Bayside Gazette 10031 Old Ocean City Blvd.
Berlin, MD 21811
Phone: 410-641-0039
Fax: 410-641-0085

Editorial

Editorial - Articles


Traffic could jam future

Posted On: 2/11/16
Written By:

Palmer Gillis, of Gillis Gilkerson, the builder and developer of the Delmarva Health Pavilion in Ocean Pines, has a point. Although he refrained from saying it bluntly when he met with residents last Friday to discuss his project’s traffic flow problems, that facility is there to stay, like it or not. That won’t be the end of it either, as more will happen on that parcel over time, whether his company does it or it’s some future owner who figures out a way to get a better return on the investment. How the pavilion got there, whether Gillis Gilkerson should have purchased the property in the first place and what anyone said or didn’t say two or three years ago going into the project is irrelevant. That’s history and the issue now is how to address the future in a way that’s at least tolerable for everyone involved. There’s no reason to doubt Gillis when he said if the project’s ingress and egress issues can’t be resolved, he would...
» Click here for the full story.

Bargain of assessments

Posted On: 2/4/16
Written By:

The release this week of the Ocean Pines Association reserve study, coupled with comments made by General Manager Bob Thompson at his town hall meeting Saturdy, should provide residents with plenty to think about — and argue over — should they be so inclined. The reserve study, conducted by Design Management Associates Inc. of Richmond, Virginia, concluded the OPA has about 25 percent of what it needs to maintain its common properties over the course of a 30-year period. Among other things, that assumption is based on the desire to build enough of a cushion to avoid hitting association members with a dramatic increase in their assessments should something serious occur that needs immediate attention. Naturally, there is strong disagreement about whether keeping reserve funds that total a little more than a year’s worth of revenues is the right thing to do, but the fact remains that property owners could do it if they so desired. As Thompson pointed out Saturday, p...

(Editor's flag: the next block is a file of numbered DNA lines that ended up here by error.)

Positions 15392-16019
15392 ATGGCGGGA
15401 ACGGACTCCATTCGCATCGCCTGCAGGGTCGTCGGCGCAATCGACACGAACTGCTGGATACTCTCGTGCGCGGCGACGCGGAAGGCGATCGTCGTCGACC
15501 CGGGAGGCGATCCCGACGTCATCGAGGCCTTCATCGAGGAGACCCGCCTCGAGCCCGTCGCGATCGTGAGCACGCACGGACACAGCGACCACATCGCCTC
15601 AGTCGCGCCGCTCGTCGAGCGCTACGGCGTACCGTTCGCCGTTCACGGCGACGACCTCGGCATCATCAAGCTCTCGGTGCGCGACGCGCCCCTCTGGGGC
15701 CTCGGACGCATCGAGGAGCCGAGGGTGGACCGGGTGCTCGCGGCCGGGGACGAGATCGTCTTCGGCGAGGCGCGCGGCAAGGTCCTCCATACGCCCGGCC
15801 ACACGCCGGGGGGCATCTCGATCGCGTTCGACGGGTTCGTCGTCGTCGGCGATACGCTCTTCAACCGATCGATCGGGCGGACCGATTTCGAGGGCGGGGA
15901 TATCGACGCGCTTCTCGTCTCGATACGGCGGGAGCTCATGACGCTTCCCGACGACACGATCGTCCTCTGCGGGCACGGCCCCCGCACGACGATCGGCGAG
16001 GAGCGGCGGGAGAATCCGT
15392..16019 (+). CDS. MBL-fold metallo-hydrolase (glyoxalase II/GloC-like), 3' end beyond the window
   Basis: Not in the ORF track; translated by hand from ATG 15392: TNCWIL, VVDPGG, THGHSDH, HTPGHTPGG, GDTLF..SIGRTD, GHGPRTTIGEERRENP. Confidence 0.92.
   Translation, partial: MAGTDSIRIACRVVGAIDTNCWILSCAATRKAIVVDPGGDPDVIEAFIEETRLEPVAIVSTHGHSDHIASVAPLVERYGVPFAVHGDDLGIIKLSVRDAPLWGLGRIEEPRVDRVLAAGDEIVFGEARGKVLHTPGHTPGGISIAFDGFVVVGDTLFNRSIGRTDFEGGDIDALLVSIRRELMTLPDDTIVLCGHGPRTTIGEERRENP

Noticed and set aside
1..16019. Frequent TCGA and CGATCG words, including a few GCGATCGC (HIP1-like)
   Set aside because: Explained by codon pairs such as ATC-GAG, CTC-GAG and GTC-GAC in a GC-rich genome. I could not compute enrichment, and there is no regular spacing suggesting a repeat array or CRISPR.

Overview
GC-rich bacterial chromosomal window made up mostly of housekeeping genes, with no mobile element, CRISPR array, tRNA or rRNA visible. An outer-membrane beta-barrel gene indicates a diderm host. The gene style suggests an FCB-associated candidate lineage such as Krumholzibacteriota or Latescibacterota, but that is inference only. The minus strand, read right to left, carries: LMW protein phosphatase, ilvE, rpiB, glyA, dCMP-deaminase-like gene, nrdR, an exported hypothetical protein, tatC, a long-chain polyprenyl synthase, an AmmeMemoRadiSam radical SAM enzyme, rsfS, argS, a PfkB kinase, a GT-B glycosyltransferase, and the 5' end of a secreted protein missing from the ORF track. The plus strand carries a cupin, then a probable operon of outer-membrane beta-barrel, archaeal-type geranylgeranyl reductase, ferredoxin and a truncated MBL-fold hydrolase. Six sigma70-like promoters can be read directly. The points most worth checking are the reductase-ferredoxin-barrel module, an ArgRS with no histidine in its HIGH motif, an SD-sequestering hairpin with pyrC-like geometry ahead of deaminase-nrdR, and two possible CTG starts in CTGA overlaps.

» Click here for the full story.

Case of motion sickness

Posted On: 1/28/16
Written By:

Although the matter was discussed Thursday and whatever resolution might have resulted occurred after this publication went to press, the philosophy behind the proposal to form a committee to study the Ocean Pines Association’s management situation by itself deserves some discussion. The short question, obviously, is why the OPA Board of Directors needs a committee to do what it is capable of doing itself? As it is, governments, including homeowners associations, occasionally create committees or employ independent consulting firms to produce studies to justify politically what they want to do anyway. We’re not saying that what this approach is about, nor are we saying that the work of all such groups is pointless — the OPA Budget Committee, for instance, performs a valuable service – but there are situations when the purpose of an ad hoc entity is to seek answers to questions that members of a governing body don’t to explore publicly. In this particul...
» Click here for the full story.

Ask your own questions

Posted On: 1/21/16
Written By:

Even though writing about budgets is part of reporting, there’s no way to present a story with sufficient detail to give the public anything more than a general idea of how a proposed financial package is going to work. Or not work, as the case may be. Even on the local level — never mind the monsters state governments create or the labyrinthine federal budgets that routinely thwart even the purest of scholars (presidential candidates have no chance at all) — a substantial spending-and-revenue plan involves more entries than can be explored and explained in the amount of time and space allotted. The problem is not so much the numbers themselves, but understanding why they are what they are. Even the people who produce or adjust these numbers don’t have all the answers, as their entries are often variations of figures established by their predecessors. This is why, as the Ocean Pines Association Board of Directors and its budget committee work on the community...
» Click here for the full story.

Registration open for Komen Race

Posted On: 1/21/16
Written By:

Registration is open for the Susan G. Komen Maryland Ocean City Race for the Cure, which features a competitive and recreational 5K run/walk and 1-mile family fun course, Saturday, April 16 on the Boardwalk beginning at the inlet.   Through Friday, Jan. 22, Komen Maryland is offering a $15 early bird discount on all adult registration types, making an adult untimed registration $20 and an adult timed registration $25. This year’s call to action is #OneStepCloser. “Each year there are new discoveries that bring us one step closer to finding the cures for breast cancer,” said Kim Marzullo, senior event manager. “Participant fundraising helps fuel those discoveries.” Komen Maryland has made some changes to the race this year, including the new Saturday race date. “With events planned across the weekend, this inspiring event will offer an opportunity to enjoy a weekend getaway to Ocean City as the sunny spring season begins,” said Jes...
» Click here for the full story.